Andre thinks of his own grandmother in a nearby town. He thinks of that old man that he sees each weekday morning, as the man walks towards the primary school where he patrols the school crossing. Andre thinks of his neighbour who works as an emergency doctor at the city hospital.


Darkness comes slowly. With the onset of darkness, Andre listens and then he feels the tree’s answer.


Andre nods once in the darkness.


Ants crawl into his trousers.


Andre nods again.


There is no sound.



“Yesterday I was clever, so I wanted to change the world. Today I am wise, so I am changing myself.”


Our writers are independent contributors. The opinions expressed in their articles are their own. They are not the views, nor do they reflect the views, of Malarkey Publications.


Do you really enjoy the Almanac concept?
And want to ensure it continues in its current form, and better? To help keep things ticking over please consider making your own contribution.

Become an Almanac (annual) member – CLICK HERE
One off financial contribution – CLICK HERE
Regular financial contribution (monthly EFT) – CLICK HERE




About David Wilson

David Wilson is a hydrologist, climate reporter and writer of fiction & observational stories. He writes under the name “E.regnans” at The Footy Almanac and has stories in several books. One of his stories was judged as a finalist in the Tasmanian Writers’ Prize 2021. He shares the care of two daughters and likes to walk around feeling generally amazed. Favourite tree: Eucalyptus regnans.


  1. Interesting times ER. Interesting thoughts we’re all having.

    I like that the tree is really the central character here. My great uncle, who was a Jesuit priest and a man who spent his whole life trying to understand and interpret the scripture (he spoke 7 languages) used to say that the best way to understand God (he was a priest after all) is to find a big tree and hug it. Pretty simple idea for such a learned man.

  2. John Butler says

    ER, I needed that. Thanks.

  3. Colin Ritchie says

    Fab work ER as always. Tough times we are facing as we approach and need to comprehend a brave new world that is surely coming. The last line says it all ER.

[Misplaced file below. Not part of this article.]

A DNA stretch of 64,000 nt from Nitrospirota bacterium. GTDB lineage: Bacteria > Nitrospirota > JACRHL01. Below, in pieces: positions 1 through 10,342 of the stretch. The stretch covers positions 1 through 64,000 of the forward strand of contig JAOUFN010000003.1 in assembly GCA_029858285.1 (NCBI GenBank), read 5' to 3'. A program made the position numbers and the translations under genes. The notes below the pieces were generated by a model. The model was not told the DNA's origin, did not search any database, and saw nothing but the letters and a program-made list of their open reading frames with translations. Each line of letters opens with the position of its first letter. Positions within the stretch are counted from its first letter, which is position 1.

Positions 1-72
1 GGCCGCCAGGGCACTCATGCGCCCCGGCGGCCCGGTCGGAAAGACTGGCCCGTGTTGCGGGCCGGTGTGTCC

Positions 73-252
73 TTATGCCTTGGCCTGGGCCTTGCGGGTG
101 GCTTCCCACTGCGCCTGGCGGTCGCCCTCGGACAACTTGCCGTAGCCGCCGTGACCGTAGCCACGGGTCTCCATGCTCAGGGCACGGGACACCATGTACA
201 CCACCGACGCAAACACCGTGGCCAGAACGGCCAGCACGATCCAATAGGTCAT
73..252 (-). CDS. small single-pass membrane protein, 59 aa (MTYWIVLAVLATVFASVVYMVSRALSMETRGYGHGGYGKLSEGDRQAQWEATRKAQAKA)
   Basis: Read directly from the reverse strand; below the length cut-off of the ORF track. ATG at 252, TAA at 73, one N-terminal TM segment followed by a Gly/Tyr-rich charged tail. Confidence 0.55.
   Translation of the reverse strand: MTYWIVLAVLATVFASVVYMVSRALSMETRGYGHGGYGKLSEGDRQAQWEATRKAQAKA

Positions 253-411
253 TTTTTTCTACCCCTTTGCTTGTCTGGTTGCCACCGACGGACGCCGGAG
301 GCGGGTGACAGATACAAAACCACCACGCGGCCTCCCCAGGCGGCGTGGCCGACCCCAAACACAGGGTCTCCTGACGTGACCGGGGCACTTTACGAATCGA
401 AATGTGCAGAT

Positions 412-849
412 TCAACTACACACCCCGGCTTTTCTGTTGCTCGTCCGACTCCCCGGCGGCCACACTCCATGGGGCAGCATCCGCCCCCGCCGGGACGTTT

4. “What next?” he wonders.
    This does sum it all up, really.

    Thanks, e.r. Excellent stuff.

  5. Wonderful piece. Love the last quote by Rumi. Having spent 30 years wasting opportunity have squirrelled acorns madly the last decade or so. What is life if not for learning? Not all swans are white.
    10 favourites winning in a row means 30 losers are overdue.
    Things revert to the mean (explains Trump). Boris channeling Churchill (stopped clocks are right twice a day).
    Ring friends who are struggling. There is comfort in being heard. And occasional help. Hope that our luck holds.
    No longer having a vast range of distractions makes Kindle and my unread bookshelves (75% of them) strangely welcoming.
    Shandy the Wonderdog is 15 and requires only short walks to the park in the next street. Has he been preparing me for social isolation? The wisdom of dogs.
    The Avenging Eagle eyes the garden and the unexplored cupboards/filing cabinets in the garage threateningly.
    If not now, when?
    “Tomorrow. And tomorrow. And tomorrow. Creeps at this petty pace from day to day.”

  6. E.regnans says

    Many thanks Dips, JB, Col, Smokie & Peter_B.

    I’ve touched the keyboard again now. Off to wash these hands.
    Stay safe everyone.

  7. Thanks ER.

    I see you as a great encourager.

    Interesting that I was thinking about my Dad – who died in 2010 – last night, as I am inclined to do in uneasy times. He was a great one for seeing Life, and every day, as a gift. In his case a gift from God. Hence grace was an enormous foundation of his understanding or, more correctly, his being.

  8. Mark 'Swish' Schwerdt says

    Philosphers will philosphise. Rememberers like me will have to keep remembering. The past is unwritten.

  9. Luke Reynolds says

    Beautiful ER

  10. E.regnans says

    Thank you all.

    We continue our journey into the collective unknown.
    The words we tell ourselves, the stories we tell ourselves so important right now.
    Build our our own reality.

  11. Many thanks for the gentle reminder of this today, E.r

Leave a Comment